However, in some cases the client knows that the type of usage could change over time but may not know when. In such an event, they may offer what's know as a "buyout" rate, which is typically in addition to the actual pay rate the model would receive. The rate and buyout rate is always listed on the model release form so the model and their agency (if applicable) are all on the same page as the client as far as compensation goes.

If offered a buyout rate, this means you are agreeing to accept the money and be hired as the model with the understanding that you have no say in how the images will be used and that the client isn't obligated to pay any future monetary compensation if they want to change how the photos will be used whether it's a few months or years down the line.

However, if the word "perpetuity" appears anywhere in regards to usage and buyout rates, that means the model is allowing the client to use their images for as long as they want aka "forever", which may not include additional compensation (thanks to Noelle for reminding me to add this bit of important info!).

Are you still with me? :-)

If you're thinking to yourself that this all doesn't sound very fair and that the models are just signing everything away, I would advise you to step back and look at it from the appropriate perspective. This isn't a situation where you're supposed to fight for your rights and make a big stink. It's business, folks. This is how it's done everyday. Honestly, you're getting hired for a service and if you're getting a buyout rate, that means you'll be taking home a very nice paycheck at the end of the day for what may only end up being a few hour's worth of work.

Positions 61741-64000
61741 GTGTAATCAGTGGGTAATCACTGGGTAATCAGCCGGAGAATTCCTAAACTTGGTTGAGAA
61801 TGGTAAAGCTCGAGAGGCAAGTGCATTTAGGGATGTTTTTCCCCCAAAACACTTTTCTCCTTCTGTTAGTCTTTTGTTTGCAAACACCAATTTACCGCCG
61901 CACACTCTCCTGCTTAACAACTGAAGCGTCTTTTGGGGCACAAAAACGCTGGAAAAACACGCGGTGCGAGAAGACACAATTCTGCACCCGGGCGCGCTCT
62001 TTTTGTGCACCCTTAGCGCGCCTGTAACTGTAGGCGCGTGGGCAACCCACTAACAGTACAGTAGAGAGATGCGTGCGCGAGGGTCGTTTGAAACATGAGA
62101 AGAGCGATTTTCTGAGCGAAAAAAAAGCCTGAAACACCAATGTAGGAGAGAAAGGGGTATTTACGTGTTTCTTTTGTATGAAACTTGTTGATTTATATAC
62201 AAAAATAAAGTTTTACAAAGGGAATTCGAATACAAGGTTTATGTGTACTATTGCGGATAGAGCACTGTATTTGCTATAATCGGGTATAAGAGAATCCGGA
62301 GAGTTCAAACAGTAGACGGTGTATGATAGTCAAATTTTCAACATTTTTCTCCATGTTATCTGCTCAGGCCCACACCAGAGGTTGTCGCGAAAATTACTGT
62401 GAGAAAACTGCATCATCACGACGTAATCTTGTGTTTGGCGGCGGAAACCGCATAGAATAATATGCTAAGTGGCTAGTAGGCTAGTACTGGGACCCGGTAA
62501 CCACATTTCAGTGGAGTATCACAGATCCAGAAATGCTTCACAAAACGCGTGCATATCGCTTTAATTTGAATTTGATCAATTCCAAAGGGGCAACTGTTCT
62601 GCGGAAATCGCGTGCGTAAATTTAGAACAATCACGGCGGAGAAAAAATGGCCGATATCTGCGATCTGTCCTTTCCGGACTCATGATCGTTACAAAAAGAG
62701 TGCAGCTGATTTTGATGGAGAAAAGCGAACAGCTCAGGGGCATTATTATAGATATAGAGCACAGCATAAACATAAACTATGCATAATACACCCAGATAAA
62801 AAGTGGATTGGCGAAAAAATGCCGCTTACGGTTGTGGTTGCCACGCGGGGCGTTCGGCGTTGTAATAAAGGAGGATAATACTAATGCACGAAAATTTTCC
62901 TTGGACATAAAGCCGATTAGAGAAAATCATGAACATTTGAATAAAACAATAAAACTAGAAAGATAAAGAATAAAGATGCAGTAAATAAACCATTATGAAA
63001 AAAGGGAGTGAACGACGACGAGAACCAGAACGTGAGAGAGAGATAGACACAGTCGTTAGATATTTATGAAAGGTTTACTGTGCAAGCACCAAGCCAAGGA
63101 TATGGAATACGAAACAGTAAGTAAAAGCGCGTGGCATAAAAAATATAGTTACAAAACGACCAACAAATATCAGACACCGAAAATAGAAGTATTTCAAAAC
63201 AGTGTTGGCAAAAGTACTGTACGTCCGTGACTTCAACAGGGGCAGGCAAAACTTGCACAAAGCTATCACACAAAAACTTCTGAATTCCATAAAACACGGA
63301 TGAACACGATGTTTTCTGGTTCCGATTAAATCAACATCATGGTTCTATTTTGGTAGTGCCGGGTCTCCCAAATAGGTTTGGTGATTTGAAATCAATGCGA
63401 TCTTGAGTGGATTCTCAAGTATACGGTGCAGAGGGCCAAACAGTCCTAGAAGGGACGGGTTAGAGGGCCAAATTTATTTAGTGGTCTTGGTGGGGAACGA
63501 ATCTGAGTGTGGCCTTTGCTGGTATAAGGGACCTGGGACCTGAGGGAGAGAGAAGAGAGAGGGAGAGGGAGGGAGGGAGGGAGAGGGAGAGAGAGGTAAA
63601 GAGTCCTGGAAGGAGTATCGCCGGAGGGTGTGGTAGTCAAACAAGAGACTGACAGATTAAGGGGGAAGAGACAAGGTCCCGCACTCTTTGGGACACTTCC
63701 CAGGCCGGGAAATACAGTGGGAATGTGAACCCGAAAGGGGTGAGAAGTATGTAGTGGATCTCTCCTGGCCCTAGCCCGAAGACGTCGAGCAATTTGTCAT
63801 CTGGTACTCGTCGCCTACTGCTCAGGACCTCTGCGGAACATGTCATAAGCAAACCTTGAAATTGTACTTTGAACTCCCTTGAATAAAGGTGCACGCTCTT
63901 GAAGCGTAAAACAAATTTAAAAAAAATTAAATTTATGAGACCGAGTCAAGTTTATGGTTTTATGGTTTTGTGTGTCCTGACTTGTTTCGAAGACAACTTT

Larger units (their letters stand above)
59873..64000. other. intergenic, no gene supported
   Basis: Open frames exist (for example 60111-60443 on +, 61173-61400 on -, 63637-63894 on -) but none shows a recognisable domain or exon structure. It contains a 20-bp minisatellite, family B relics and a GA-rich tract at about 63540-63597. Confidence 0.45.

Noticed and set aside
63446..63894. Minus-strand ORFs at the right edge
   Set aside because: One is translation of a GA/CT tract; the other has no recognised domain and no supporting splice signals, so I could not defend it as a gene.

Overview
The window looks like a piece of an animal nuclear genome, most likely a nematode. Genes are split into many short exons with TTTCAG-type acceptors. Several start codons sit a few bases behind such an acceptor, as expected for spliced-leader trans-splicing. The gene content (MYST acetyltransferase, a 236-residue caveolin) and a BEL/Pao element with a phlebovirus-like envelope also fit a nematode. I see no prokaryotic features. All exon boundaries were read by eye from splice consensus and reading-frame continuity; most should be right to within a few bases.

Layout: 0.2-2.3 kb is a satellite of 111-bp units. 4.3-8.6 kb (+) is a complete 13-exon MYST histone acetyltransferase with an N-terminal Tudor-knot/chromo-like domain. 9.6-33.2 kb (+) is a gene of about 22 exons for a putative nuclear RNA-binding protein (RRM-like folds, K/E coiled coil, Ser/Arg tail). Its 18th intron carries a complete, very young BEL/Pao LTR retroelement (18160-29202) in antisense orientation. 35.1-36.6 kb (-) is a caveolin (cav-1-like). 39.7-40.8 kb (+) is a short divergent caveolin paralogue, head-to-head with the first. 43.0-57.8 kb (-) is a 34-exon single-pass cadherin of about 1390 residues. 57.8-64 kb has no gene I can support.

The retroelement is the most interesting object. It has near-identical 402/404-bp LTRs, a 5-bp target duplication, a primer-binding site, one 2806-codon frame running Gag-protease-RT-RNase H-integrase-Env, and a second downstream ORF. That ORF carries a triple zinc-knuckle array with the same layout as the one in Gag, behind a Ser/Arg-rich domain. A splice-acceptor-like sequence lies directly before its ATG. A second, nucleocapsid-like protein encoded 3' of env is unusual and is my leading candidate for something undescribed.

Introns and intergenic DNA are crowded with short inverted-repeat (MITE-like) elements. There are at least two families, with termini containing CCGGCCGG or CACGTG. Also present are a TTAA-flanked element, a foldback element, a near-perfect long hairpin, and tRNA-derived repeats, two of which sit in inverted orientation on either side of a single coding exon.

In general, signing a release form (with or without a buyout rate) means that the model is understanding and agreeing that they have no say how the images will be used, that they do not own any rights/copyrights to those images, nor will they be allowed to pick which photos will be used in the final version. That's never going to change, by the way. I gotta say, that makes sense when it comes to commercial/print gigs where you're being hired by a company/brand for a specific purpose.

Models are only a part of the marketing/advertising process. The companies/brands have entire departments and personnel responsible for taking the images from a shoot and transforming them into the final product. You, as the model, are working for the company/brand, not the other way around.

Show up, do what you're supposed to do and when all is said and done, you get paid, you get exposure and--hopefully--tearsheets. And that's what it really all boils down to when it comes to your role and responsibilities as a model.

And now you know more than you did before about commercial/print modeling. :-)

Thursday, January 23, 2014

How Much Do Models Get Paid? Part 1 - Overview

I was looking through my blog posts under the Label/Category "Money Matters" on my blog here lately and realized that while I have a good number of posts related to pay rates, advice on how to charge for modeling services, etc., I didn't really have a post that just kept it black and white when it comes to this very common question: "How much do models get paid?"